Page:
9.7). The finely granular appearance is due to the presence of actin filaments, some microtubules, and glycogen, which are involved in the extension of the cytoplasm to form the pseudopod and the subsequent contraction that pulls the cell forward. Once the neutrophil enters the connective tissue, further migration to the injury site is directed by a process known as cbemotaxis, the binding of chemoattractant molecules and extracellular matrix proteins to specific receptors on the surface of the neutrophil.

Neutrophils are active phagocytes at the site of inflammation

Once at the site of tissue injury, the neutrophil must recognize any foreign substance before phagocytosis can occur. Neutrophils can recognize some bacteria and foreign organisms that have had no modifications made to their surfaces, whereas others must be opsonized (coated with antibodies and/or complement) to make them more attractive to the neutrophil. After recognition and attachment, the antigen is engulfed by extended pseudopods of the neutrophil and internalized to form a phagosome (Fig. 9.9). Specific and azurophilic granules then fuse with the phagosome membrane, and the lysosomal hydrolases of the azurophilic granules digest the foreign material. After digestion, the degraded material is stored in residual bodies or exocytosed. Most neutrophils die in this process; the accumulation of dead bacteria and dead neutrophils constitutes the thick yellowish exudate called pus.

Neutrophils also secrete interleukin-'l (IL-1), a substance known as a pyrogen (fever-inducing agent). IL-1 induces synthesis of prostaglandins, which in turn act on the thermoregulatory center of the hypothalamus to produce fever. Fever is therefore a consequence of acute inflammation involving a massive neutrophilic response.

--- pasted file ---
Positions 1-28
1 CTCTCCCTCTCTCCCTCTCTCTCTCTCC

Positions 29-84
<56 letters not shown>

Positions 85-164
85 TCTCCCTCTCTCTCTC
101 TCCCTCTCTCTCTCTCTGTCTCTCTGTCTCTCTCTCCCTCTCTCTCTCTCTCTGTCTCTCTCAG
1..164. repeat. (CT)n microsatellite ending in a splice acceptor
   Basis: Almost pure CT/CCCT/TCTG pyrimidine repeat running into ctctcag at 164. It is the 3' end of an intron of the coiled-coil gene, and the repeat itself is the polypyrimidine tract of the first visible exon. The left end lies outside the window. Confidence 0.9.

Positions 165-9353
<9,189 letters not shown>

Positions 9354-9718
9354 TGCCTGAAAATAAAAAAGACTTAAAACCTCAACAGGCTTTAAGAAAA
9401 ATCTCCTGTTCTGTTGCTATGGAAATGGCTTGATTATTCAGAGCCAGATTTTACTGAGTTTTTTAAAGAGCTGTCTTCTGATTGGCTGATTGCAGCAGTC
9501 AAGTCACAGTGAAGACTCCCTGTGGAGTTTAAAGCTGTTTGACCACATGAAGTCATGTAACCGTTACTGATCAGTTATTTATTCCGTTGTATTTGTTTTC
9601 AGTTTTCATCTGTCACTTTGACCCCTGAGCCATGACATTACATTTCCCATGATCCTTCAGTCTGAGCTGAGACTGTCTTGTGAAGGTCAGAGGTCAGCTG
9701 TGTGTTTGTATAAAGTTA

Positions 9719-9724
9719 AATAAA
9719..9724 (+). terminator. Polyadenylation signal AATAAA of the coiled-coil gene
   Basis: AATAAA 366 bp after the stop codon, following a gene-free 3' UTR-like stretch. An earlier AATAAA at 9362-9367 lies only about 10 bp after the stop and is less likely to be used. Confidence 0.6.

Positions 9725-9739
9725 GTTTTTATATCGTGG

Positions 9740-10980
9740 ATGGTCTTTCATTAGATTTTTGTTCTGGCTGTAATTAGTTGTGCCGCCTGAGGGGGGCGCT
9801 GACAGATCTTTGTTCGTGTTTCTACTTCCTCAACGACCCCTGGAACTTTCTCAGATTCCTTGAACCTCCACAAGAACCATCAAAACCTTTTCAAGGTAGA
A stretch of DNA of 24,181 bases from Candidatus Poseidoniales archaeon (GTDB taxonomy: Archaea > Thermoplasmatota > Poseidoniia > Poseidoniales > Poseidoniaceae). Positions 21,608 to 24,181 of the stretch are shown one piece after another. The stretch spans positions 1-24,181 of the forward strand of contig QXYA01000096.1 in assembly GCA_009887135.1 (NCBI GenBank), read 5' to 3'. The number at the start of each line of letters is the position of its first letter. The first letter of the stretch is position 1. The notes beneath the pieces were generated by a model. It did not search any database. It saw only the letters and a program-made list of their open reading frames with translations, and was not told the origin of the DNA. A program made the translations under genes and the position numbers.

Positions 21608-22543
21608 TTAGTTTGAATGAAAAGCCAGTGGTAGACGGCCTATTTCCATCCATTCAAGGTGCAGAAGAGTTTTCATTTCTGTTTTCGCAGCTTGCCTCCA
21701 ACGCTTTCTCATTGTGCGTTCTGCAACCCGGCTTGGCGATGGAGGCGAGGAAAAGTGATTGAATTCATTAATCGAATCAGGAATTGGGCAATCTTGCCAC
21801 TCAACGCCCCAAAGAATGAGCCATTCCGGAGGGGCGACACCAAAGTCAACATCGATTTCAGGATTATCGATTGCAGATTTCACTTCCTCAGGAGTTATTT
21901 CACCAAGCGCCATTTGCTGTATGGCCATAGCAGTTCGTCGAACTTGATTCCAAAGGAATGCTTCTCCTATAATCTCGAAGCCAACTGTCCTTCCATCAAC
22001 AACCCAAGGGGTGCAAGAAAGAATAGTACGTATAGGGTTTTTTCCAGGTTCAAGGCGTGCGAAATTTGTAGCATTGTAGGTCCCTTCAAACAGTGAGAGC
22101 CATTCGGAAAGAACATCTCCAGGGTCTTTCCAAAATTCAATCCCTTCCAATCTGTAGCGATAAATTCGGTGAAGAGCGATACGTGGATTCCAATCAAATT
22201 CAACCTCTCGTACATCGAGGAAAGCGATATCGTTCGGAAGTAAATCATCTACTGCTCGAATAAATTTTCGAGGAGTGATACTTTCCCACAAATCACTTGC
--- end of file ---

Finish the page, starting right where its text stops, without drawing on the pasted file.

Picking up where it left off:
Inflammation and wound healing also involve monocytes, lymphocytes, eosinophils, basophils, and fibroblasts

Monocytes also enter the connective tissue as a secondary response to tissue injury. At the site of tissue injury they transform into macrophages that phagocytose cell and tissue debris, fibrin, remaining bacteria, and dead neutrophils. Normal wound healing depends on the participation of macrophages in the inflammatory response; they become the major cell type in the inflammatory site after the neutrophils are spent. At the same time that the macrophages become active at the site of inflammation, fibroblasts near the site and undifferentiated mesenchymal cells in the adventitia of small vessels at the site begin to divide and differentiate into fibroblasts and myofibroblasts that will secrete the fibers and ground substance of the healing wound. Like neutrophils, monocytes are attracted to the inflammatory site by chemo-taxis. Lymphocytes, eosinophils, and basophils also play a role in inflammation, but they are more involved in the immunologic aspects of the process (see Chapter 13).